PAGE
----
Mayor Kevin Johnson finally realizes gang prevention strategy several years after young mother's death inspired him
Sacramento city and county leaders will team up to redirect at-risk youth toward positive alternatives
Nearly five years after Monique Nelson threw herself over her baby boy and took a gangster's bullet straight to the heart, a political response inspired by her memory has finally stirred to life.
Buoyed by $1 million in Measure U sales tax revenues, the Sacramento City Council last Tuesday approved the first-year goals of its newly re-established Gang Prevention and Intervention Task Force.
One year is all the Measure U monies buy right now, though officials sketched out countywide objectives that would keep the task force busy for the next five years. Whether it still exists in the year 2020 will depend on the ability of the task force’s 27-member policy board to secure additional resources and grants.
But that’s for the future. And the present is already precarious enough.
This is actually the council’s second stab at establishing a gang-prevention body. Mayor Kevin Johnson spearheaded the first effort following the December 2010 killing of Nelson, a young mother who caught stray gunfire during a gang-related shootout outside of a south Sacramento barbershop. Nelson’s final act was to shield her infant son, absorbing the bullet that raced toward him.
“You know, I think all of us remember the barbershop shooting that took place,” Johnson said during the September 15 council meeting. “And when we lose lives in Sacramento, that affects all of us.”
Johnson convened stakeholder meetings and community forums in the 18 months following Nelson’s death to develop a plan to intercept children before they get sucked into Sacramento’s gang culture. In 2012, one month before voters approved Measure U’s half-cent sales tax, the council adopted the mayor’s plan.
Then it sat on a shelf for three years.
“We couldn’t get it in the end zone,” Johnson admitted last week.
That’s not to say that individual gang-prevention strategies weren’t pursued in the interim. The city recently completed two successful summer-night events geared for the neighborhoods of south Sacramento, Del Paso Heights and Strawberry Manors, all plagued by gang problems. Meanwhile, separate police and county sheriff’s department’s programs have attempted to reach at-risk kids using different methods. Then there’s the countywide effort to address disproportionate child deaths in the African American community, with gang intervention being a primary piece of that.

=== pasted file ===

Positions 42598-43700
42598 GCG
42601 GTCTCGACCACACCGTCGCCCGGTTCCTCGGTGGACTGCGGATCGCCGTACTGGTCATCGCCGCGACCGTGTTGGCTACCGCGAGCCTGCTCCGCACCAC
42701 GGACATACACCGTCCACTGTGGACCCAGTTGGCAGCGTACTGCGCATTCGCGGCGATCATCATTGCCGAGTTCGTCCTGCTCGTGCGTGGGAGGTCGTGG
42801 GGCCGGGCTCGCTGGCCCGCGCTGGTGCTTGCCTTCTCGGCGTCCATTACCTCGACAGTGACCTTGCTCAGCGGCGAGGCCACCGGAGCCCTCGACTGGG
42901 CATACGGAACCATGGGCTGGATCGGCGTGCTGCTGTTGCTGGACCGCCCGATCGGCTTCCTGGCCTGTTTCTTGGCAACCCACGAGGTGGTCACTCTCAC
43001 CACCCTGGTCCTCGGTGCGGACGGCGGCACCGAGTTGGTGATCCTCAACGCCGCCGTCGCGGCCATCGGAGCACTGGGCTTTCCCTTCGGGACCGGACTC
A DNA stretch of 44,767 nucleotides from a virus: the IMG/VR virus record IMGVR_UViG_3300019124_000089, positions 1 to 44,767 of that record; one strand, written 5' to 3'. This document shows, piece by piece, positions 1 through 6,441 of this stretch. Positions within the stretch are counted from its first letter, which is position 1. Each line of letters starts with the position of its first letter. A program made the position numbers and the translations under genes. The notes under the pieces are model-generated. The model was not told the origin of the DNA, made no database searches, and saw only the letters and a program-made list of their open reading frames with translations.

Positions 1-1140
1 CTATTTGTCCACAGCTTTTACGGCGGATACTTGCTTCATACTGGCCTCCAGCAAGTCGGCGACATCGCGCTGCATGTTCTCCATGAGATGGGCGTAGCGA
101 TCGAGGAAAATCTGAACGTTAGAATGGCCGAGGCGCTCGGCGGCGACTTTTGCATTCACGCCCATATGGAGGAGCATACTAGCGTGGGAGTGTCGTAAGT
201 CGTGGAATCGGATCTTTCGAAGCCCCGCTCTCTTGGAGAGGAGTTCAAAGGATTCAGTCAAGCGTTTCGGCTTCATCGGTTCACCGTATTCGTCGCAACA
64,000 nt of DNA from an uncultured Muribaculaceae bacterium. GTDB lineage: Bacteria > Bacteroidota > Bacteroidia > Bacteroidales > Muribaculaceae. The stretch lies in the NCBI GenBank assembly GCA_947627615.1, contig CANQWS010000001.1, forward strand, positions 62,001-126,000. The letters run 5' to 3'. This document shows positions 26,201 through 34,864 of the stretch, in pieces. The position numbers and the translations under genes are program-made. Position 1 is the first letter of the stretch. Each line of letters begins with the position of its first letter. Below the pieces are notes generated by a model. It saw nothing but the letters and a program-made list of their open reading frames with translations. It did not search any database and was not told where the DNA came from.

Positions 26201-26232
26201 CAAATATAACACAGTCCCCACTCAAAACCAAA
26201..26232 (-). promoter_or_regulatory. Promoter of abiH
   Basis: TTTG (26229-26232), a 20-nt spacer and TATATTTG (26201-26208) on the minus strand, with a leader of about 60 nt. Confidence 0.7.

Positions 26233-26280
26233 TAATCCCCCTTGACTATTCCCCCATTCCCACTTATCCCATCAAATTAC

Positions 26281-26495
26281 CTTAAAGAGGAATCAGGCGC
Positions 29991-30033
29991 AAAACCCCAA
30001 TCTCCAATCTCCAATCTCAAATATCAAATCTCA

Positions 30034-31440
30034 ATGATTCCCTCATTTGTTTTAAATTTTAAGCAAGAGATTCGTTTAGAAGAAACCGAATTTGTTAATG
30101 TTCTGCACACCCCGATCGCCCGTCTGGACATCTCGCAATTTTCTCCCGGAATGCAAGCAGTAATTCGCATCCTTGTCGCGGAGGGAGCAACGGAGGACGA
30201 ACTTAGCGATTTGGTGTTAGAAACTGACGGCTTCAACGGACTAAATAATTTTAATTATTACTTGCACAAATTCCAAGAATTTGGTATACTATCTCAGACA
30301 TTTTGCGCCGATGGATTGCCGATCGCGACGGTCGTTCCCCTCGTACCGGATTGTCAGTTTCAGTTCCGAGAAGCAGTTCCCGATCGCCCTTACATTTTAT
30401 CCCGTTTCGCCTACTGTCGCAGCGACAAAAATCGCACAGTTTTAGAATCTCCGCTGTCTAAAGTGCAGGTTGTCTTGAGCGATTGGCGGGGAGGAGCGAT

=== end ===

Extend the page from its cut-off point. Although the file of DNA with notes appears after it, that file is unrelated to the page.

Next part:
But Councilman Rick Jennings, who led the task force reclamation project, said the feedback from various stakeholders at the city and county levels was that these efforts were disjointed and uncoordinated. “Also, there’s no oversight or accountability and, many times, the necessary partners are not at the table,” he added.
Another common theme from those meetings was that the work ends when the money runs out.
The new, multiyear operating plan is supposed to reverse that course. It calls for surveying neighborhoods for resources and needs, establishing community-based violence response teams, and redoubling efforts on education and employment as alternatives to gang involvement. Seven neighborhoods were chosen to be the focus of the first year: Del Paso Heights, Oak Park, Meadowview and Valley Hi in the city; and Rio Linda, Arden Arcade and North Highlands in the unincorporated county.
As such, the task force members represent a broad swath of professions, covering law enforcement, education, health care and the religious sector.
Chief Probation Officer Lee Seale thanked Jennings for looking outside the city’s borders in developing the coalition. “We see thousands of kids who are on supervised probation countywide. We know the city of Sacramento has a large portion of those, in fact most of those kids,” he told council members. “We have really an opportunity to touch those kids and deliver the kinds of services—intervention, prevention, treatment, everything we can do to turn around lives before … it’s too late.”
As for what derailed this same effort four years ago, Councilwoman Angelique Ashby said a lack of money was to blame.
But so was a lack of prioritization. The council decided against fully funding the gang prevention strategy during budget hearings in 2013, and was reluctant to dedicate Measure U resources before sales tax projections were proven. The task force quietly dissolved as a result.
In at least one case, the delay proved fatal.
On September 1, Zai Chao Wu succumbed to a gunshot wound he suffered a day earlier inside his Fruitridge Manor apartment on Lemon Hill Avenue. According to Councilman Eric Guerra, in whose district Wu resided, the 18-year-old was at home at the time, heard gunfire and stood up.
“And it’s that kind of tragedy from us not engaging in this earlier,” Guerra said last week. “But we’re doing it now. We’re doing it now.”